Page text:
But what the media ignores is that the number of violent gun crimes dropped dramatically in 2020. Last October, the US Department of Justice released a study showing victims reported 212,470 gun crimes to police in 2020, a drop of 27% from the 290,790 in 2019. The share of violent crimes committed with guns also fell – by over 30%.

    Of course, victims don’t report all crimes to the police. To get a handle on that, the Bureau of Justice Statistics’ National Crime Victimization Survey interviews about 100,000 Americans each year. That survey also finds that the estimated number of gun crimes also fell by 27%, from 481,950 to 350,460 and that the share of violent crimes involving guns was only 7.7%.

    In 2020, there was a statistically insignificant few percentage point rise in the share of murder committed with guns, but the share of guns used in robberies and aggravated assaults has dropped dramatically.

    All this is consistent with academic research by myself and others showing that when civilians carry guns criminals are less likely to carry them. If a criminal pulls out a gun against an armed victim, he is more likely to be shot.

    Gun ownership didn’t fuel the increase in crime over the last couple of years. Rather, people worried about violent crime and decided to arm themselves for self-protection.

    It’s not hard to find explanations for the increased violence. Many urban areas saw more than half of prison inmates released because of the pandemic, and the releases still continue. Nationwide, there are over 340,000 fewer inmates in jails and prisons in 2021 than in 2019. In many places, police budgets were cut and officers ordered to stand down. New York City cut its police budget by $1 billion

    Prosecutors in many major urban areas have refused to prosecute violent criminals. In October, two rival drug gangs got into a gunfight in Chicago during broad daylight. The fight, caught on video, left one shooter dead and two others wounded. Cook County District Attorney Kim Foxx declined to prosecute any of the gang members, initially explaining they were “mutual combatants.”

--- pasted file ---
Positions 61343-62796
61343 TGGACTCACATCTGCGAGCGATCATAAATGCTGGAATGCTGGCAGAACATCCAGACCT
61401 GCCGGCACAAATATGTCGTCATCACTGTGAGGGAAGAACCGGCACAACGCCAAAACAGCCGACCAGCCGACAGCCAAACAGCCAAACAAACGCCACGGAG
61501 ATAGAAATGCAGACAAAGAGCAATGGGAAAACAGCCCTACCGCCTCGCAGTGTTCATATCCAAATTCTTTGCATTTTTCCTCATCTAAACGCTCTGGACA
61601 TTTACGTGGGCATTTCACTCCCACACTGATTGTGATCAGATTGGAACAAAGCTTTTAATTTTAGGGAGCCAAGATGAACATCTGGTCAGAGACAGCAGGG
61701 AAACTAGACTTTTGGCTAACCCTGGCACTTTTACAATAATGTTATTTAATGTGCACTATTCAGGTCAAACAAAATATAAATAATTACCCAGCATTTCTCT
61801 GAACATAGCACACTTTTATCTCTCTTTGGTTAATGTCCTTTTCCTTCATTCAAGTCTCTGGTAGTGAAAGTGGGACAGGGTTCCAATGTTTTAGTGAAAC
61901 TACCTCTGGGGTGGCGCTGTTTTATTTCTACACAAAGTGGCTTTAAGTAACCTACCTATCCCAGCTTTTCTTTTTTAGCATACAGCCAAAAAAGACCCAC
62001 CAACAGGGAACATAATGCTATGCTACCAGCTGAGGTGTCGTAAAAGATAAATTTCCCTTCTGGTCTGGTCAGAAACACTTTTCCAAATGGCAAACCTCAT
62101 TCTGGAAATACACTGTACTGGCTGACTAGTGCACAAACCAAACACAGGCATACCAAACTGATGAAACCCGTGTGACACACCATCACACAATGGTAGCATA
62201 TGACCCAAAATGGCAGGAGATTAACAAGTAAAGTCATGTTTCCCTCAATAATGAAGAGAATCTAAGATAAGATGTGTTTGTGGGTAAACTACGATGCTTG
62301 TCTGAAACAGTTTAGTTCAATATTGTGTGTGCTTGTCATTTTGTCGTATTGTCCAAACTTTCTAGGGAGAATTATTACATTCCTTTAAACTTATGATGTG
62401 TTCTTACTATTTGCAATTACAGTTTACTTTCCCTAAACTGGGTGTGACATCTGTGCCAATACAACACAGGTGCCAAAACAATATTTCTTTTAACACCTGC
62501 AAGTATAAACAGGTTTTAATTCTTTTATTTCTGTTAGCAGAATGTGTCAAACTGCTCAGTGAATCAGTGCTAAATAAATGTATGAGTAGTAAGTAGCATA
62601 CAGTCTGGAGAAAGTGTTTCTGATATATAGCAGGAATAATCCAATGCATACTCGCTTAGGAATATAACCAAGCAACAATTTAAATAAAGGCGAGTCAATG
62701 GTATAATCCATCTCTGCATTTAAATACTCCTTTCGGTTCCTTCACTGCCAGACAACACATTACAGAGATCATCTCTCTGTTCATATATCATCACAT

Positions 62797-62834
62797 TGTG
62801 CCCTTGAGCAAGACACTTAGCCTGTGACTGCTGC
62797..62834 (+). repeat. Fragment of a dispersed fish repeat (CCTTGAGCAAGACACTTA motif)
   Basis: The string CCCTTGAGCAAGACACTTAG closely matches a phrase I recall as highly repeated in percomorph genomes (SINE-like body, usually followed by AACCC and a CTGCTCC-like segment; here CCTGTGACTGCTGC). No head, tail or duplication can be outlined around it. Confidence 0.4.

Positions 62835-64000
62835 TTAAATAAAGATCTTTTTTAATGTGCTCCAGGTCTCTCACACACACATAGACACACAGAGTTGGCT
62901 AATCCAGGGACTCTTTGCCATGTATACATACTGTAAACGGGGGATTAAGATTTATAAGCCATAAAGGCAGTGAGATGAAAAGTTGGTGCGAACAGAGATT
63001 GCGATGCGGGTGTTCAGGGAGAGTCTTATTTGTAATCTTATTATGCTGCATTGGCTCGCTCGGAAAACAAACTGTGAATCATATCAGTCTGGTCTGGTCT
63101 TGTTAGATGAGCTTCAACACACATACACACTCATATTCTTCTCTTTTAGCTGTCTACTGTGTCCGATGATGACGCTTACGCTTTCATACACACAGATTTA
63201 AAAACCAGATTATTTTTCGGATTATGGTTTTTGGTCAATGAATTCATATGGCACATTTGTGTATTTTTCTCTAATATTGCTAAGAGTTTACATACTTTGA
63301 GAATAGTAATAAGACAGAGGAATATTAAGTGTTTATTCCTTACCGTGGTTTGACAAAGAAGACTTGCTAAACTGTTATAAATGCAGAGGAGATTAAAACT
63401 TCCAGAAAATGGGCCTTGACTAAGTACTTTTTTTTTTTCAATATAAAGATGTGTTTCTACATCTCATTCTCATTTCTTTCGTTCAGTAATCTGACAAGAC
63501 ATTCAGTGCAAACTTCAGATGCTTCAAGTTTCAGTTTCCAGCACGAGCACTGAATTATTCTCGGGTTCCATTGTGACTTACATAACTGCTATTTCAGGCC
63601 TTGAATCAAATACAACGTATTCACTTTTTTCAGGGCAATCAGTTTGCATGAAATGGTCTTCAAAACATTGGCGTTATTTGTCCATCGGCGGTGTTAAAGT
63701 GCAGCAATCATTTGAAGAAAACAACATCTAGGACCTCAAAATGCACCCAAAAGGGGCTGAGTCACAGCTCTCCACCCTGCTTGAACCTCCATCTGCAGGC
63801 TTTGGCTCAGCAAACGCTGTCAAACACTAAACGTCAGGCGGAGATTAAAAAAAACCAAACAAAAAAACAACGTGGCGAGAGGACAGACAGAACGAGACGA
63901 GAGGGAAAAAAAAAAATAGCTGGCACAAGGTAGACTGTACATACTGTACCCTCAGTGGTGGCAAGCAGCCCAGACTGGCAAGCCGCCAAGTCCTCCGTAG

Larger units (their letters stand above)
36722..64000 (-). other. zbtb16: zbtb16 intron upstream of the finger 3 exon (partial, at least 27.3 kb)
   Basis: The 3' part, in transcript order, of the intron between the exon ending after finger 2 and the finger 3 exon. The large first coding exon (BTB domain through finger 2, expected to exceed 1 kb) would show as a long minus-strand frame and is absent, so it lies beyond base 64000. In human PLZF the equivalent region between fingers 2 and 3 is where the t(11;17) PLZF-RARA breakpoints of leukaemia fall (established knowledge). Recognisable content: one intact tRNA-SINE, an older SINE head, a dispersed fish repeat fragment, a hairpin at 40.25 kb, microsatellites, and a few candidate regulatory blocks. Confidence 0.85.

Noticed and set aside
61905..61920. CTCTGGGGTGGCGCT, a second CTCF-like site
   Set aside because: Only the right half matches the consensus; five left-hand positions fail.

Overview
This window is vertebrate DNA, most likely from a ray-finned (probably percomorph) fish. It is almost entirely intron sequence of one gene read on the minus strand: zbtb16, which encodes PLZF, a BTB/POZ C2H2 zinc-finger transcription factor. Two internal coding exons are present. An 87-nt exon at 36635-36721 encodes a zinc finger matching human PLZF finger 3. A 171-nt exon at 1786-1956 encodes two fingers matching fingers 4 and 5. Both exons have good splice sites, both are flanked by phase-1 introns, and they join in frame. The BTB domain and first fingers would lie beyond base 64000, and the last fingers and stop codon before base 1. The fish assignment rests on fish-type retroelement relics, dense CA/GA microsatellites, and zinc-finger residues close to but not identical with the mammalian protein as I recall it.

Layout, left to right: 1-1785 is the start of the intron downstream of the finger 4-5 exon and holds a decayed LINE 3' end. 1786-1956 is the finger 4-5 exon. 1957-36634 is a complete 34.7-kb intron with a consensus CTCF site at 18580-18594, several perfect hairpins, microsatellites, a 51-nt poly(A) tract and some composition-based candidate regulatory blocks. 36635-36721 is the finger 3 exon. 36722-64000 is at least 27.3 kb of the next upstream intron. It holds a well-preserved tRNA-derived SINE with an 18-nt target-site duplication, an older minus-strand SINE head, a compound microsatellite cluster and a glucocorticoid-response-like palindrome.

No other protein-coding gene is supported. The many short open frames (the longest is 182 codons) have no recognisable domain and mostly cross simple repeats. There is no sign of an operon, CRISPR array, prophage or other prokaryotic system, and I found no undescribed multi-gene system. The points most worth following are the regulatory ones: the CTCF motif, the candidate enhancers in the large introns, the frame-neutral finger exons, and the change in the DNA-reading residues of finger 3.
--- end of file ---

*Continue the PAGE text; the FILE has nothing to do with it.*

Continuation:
Chicago Mayor Lori Lightfoot, hardly a right-winger, lashed out at Foxx: “If the bad guys that are out there that are picking up guns and shooting without any regard for the sanctity of life do not believe that there’s accountability for them, the brazenness will not end. It will escalate, it will continue, and our communities will not be safe.”

    Throw in bail reform and some places cutting criminal penalties, and you have a real mess. In Harris County, Texas, criminals released since 2018 on little or no bail (some of them previously charged with murder) have murdered 156 people. In Nevada, Democrat Gov. Steve Sisolak championed a measure gutting the state’s three-strikes law, where criminals convicted of their third felony faced additional prison time. He replaced it with a rule allowing for six or seven felonies before the perpetrator faces additional punishment.

    Lightfoot is right. If you want to reduce crime, criminals must be afraid of being caught and punished. 

    It isn’t rocket science understanding why crime is increasing, and it isn’t the fault of gun owners. Many parts of the country are in dire need of basic law enforcement. But, given how poorly public health researchers have done with their recommendations over the last couple of years, you would hope people would be skeptical of their advice on guns.

    John R. Lott, Jr., “As Gun Sales Soared, the Number of Violent Crimes Committed with Guns Plummeted,” Townhall, January 14, 2022.